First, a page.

Belize's Cockscomb Basin: Where the Rivers Run Wild

A map of southern Belize's Cockscomb Basin Wildlife Preserve flaunts names such as "Sale Si Puede" ("leave if you can") and "Go To Hell,"—reminders of an unhappier time when the jungle was being denuded by large-scale mahogany and cedar logging. The area was declared a forest reserve in 1984 and is now the hideout of the Americas' largest and most elusive cat, the jaguar, almost hunted to extinction but now making a strong comeback in Belize's Cockscomb Basin Wildlife Sanctuary. The jungle's tendrils have reclaimed the timber camps from their former destructive occupants, whose vision of hell has now become a small slice of heaven for the ecological movement.
To put yourself in the thick of Cockscomb's 155-square-mile rainforest canopy, a plentiful supply of Deet, water-resistant boots, and a well-sharpened machete aren't the only tools of choice. Latticed with creeks and tributaries fed by over 100 inches of annual rainfall, Cockscomb's rainforest attractions are more readily accessible by boat than on foot. Converging at either the Swasey River or South Stann Creek, rafters will slice through the sanctuary's towering limestone cliffs on waters that churn with Class IV to V intensity, interspersed with pools and waterfalls perfect for some post-paddle lazing.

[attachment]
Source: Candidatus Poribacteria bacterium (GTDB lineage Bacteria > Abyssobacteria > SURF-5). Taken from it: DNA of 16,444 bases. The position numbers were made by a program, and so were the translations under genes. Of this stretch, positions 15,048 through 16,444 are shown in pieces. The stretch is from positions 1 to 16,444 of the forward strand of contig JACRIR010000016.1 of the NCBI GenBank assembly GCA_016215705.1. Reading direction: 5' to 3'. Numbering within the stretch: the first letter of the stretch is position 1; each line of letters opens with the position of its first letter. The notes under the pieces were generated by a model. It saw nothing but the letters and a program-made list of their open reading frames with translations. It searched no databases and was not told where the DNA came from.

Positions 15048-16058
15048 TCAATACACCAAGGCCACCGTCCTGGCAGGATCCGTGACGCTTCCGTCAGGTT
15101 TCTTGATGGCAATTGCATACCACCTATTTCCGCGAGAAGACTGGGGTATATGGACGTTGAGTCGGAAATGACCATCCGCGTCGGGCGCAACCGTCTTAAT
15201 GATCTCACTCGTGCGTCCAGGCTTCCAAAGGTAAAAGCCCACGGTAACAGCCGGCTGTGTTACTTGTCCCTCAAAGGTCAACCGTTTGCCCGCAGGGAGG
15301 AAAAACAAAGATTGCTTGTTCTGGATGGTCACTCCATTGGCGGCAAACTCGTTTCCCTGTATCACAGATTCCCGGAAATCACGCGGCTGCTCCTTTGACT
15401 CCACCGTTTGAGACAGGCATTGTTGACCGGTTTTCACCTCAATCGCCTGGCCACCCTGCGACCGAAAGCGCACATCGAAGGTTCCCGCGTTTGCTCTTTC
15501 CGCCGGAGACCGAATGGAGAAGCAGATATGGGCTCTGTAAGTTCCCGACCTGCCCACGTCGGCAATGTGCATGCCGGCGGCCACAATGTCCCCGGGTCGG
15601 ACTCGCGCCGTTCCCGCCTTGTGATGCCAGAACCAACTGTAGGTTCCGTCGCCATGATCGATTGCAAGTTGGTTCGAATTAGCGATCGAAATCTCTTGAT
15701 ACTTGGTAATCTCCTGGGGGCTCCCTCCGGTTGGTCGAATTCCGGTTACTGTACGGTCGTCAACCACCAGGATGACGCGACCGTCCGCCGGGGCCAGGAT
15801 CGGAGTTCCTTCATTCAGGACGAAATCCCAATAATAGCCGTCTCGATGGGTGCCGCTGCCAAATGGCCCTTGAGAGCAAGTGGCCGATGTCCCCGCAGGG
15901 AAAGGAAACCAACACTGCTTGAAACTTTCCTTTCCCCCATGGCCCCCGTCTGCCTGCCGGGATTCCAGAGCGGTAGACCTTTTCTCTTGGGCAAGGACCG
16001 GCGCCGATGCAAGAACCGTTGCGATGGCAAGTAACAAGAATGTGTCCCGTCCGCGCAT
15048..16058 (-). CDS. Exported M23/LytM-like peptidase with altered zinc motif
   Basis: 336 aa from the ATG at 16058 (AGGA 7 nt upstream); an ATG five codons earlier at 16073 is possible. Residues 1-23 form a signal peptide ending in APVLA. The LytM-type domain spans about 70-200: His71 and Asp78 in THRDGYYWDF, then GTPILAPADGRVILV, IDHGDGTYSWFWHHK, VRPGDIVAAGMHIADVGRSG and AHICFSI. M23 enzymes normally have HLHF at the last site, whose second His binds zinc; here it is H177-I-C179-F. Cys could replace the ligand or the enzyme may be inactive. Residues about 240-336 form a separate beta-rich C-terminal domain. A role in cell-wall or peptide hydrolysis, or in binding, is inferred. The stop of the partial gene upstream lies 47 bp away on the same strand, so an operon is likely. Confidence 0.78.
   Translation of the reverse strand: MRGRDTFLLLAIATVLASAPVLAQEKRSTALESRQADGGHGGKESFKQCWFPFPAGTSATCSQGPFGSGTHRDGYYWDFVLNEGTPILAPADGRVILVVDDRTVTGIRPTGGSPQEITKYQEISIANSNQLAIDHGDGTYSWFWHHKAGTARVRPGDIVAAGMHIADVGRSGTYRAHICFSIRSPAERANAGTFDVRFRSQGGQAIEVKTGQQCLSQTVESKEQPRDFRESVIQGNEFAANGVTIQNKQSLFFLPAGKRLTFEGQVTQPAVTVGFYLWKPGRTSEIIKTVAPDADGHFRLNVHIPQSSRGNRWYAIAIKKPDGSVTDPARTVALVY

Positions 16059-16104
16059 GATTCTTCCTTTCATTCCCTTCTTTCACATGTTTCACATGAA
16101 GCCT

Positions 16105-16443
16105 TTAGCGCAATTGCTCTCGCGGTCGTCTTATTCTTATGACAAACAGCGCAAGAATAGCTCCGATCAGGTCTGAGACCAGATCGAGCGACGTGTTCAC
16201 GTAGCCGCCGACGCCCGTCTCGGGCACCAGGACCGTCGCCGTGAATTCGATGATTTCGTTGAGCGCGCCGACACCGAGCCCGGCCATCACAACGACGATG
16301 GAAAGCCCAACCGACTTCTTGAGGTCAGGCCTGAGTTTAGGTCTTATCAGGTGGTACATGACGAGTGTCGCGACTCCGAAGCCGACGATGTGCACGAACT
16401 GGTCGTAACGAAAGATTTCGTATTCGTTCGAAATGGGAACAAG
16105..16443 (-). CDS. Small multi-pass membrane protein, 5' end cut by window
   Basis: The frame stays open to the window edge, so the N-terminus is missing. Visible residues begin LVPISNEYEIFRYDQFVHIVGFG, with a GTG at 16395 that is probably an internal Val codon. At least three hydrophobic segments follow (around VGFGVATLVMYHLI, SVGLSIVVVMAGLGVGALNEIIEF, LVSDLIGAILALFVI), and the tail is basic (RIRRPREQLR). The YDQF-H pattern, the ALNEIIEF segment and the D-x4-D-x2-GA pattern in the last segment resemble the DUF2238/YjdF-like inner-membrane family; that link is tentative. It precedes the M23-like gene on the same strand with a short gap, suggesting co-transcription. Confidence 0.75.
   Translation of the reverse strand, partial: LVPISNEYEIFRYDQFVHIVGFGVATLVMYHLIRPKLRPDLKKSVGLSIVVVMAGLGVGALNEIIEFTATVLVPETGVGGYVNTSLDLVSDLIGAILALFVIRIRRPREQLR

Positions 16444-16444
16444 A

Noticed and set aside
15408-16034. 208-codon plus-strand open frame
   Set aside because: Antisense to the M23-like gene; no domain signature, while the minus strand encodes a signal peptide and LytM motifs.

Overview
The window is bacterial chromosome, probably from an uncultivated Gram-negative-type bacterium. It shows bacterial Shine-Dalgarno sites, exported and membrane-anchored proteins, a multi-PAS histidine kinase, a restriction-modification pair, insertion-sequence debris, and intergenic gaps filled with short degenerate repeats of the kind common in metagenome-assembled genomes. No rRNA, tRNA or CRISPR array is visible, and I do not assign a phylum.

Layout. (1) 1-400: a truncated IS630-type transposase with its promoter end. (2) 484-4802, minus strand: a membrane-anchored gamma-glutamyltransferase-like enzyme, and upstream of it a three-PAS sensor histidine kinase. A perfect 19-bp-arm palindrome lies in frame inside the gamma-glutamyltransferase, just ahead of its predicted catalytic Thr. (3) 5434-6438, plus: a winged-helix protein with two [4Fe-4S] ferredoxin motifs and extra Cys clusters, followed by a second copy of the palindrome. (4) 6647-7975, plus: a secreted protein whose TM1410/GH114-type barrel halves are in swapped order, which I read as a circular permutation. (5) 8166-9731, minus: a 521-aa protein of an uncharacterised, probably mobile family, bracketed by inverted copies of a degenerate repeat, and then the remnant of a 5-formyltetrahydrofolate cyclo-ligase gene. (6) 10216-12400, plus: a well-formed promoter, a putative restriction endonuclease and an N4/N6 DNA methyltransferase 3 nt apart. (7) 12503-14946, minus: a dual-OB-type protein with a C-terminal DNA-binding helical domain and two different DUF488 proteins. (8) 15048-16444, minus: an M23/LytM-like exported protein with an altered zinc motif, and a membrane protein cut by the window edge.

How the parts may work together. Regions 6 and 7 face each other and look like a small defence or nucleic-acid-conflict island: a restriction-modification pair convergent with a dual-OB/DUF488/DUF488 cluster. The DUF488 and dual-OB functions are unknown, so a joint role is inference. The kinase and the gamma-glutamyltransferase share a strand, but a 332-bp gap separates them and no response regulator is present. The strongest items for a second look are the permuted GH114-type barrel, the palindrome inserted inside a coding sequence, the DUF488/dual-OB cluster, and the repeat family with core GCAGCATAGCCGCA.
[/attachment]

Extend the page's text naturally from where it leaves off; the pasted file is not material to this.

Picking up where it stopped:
Rafting trips in Cockscomb also require some legwork to access riverheads and campsites, an opportunity to get even closer to the exotically festooned jungle inhabitants. Among the louder and more visible wildlife on show is the endangered red-eyed tree frog, the howler monkey, ocelot, puma, tapir, armadillo, and over 290 bird species, including the king vulture. Cockscomb's most famous resident, however, is less likely to make an appearance. Although the jaguar's six-foot, 200-pound frame leaves an indelible physical and metaphorical footprint, the nocturnal feline remains stealthily hidden from the prying eyes of most visitors.
Cockscomb Basin is a mixture of coastal flatland and rugged mountain range, including the 3,675-foot Victoria Peak, Central America's oldest geological formation. (A challenging 17-mile, permit-only hike awaits the visitor with more than paddling on his or her mind.) It's best to avoid the heavy rains between June and October, as many roads will be flooded and inaccessible at this time.

Published: 7 Jan 2003 | Last Updated: 14 Sep 2010
Details mentioned in this article were accurate at the time of publication

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